Zoroastrians or Parsis are mainly the descendants of the tenth-century immigrants from Persia. This page traces the history of Zoroastrian religion in India.

Zoroastrian Religion

Though the total number of Zoroastrians in Indian population is very less yet they continue to be one of the important religious communities of India. According to the 2001 census, there were around 70,000 members of the Zoroastrian faith in India. Most of the Parsis (Zoroastrians) live in Maharashtra (mainly in Mumbai) and the rest in Gujarat. Zoroastrians or Parsis are mainly the descendants of the tenth-century immigrants from Persia. Though the number of Zoroastrians in India is alarmingly low yet they wield great influence because of their financial position. The level of Zoroastrian population is ascribed to migration, low birth, late marriages, non-marriages, divorce and infertility. 

In the beginning, the Parsis or Zoroastrians were engaged in shipbuilding and trade activities and were located in the ports and towns of Gujarat. Slowly and gradually their entrepreneurial skills saw them expanding and controlling trade and commerce. With colonial expansion they got more trading opportunities and substantial number of Parsis moved to Bombay. From then onwards Mumbai or Bombay served as a base for expanding their business activities throughout India and abroad. Sanjan, Nausari and Udvada towns in Gujarat are of great importance to Parsis as they served as community centers before the Zoroastrians or Parsis migrated to Bombay in the nineteenth century 

The Zoroastrians enjoyed the benefit of Western commercial contacts and English-language education and expanded their commercial dominance rapidly and became the most cosmopolitan community in India during the British rule. In modern India, Parsis are the most urban, elite, and wealthy of almost all the religious groups of India. Parsis have played an important role in the development of trade, industry, finance, and philanthropy, which has earned them an important place in the India's social and economic life. Many of the Parsis or Zoroastrians have earned accolades in government services and law.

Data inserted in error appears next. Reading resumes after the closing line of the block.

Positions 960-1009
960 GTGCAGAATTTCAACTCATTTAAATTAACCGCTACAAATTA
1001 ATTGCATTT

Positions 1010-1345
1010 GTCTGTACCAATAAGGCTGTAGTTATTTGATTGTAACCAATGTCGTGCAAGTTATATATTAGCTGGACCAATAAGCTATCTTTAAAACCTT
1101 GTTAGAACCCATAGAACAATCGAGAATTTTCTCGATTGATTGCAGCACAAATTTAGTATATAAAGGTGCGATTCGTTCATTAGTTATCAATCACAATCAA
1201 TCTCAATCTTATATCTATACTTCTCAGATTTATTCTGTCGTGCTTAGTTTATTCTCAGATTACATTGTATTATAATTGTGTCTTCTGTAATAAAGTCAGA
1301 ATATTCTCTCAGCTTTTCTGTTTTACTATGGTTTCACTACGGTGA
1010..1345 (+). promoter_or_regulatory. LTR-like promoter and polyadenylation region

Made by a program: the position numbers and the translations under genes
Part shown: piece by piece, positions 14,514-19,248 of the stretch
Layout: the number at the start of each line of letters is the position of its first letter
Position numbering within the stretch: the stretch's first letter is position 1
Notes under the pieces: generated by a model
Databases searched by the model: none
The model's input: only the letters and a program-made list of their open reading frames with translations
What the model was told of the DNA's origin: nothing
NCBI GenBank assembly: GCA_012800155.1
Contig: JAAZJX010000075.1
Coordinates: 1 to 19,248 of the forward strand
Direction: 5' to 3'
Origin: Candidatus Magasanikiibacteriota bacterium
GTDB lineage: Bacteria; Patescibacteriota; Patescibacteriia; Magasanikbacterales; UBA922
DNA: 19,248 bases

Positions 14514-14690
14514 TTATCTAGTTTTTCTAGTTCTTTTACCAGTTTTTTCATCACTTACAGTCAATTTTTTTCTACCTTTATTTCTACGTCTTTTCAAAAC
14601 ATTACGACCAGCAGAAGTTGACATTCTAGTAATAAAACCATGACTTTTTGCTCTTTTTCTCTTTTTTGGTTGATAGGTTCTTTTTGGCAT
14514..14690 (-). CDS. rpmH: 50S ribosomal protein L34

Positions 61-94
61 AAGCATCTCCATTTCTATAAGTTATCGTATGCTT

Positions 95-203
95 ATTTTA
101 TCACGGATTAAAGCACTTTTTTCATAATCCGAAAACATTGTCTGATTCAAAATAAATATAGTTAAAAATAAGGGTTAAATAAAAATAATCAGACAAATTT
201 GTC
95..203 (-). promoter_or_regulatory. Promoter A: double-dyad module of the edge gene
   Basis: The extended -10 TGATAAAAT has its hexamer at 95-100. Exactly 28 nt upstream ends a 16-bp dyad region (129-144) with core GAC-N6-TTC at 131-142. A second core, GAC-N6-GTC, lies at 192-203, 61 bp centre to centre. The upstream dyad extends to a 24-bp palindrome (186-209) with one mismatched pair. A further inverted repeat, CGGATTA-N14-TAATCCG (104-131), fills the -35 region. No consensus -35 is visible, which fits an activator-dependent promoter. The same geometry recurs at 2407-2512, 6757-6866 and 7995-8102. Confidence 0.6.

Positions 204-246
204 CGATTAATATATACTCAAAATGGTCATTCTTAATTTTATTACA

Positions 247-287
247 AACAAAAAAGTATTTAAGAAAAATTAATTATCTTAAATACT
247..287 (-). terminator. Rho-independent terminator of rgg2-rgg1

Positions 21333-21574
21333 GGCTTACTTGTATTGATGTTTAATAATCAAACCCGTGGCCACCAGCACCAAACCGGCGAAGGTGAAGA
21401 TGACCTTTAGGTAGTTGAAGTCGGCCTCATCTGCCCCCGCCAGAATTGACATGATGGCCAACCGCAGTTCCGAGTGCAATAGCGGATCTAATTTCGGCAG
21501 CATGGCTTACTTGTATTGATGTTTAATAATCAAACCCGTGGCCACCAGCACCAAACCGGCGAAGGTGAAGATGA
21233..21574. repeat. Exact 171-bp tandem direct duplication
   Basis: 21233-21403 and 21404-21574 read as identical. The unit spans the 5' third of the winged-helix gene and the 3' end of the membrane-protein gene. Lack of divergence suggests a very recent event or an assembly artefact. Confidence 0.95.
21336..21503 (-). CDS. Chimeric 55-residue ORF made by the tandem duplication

The religious book of the Parsis is called source the Avesta, which includes a number of sections in archaic language attributed to Zoroaster and which preserve the cult of the fire sacrifice as the focus of ritual life. The religious and ritual life of pious Parsis revolves around sacred fires. The most important rite for most lay Parsis is the Navjote. It is performed when a person is between the age group of seven and fifteen. It initiates the young person into the adult community of the Parsis. The Navjote ceremony involves purifying bathing, reciting Avesta -based scriptures, and being invested with a sacred shirt and waist thread (kusti) that should always be worn after the ceremony. The dead Parsis are disposed of by exposure to vultures Dakhmas (or towers of silence).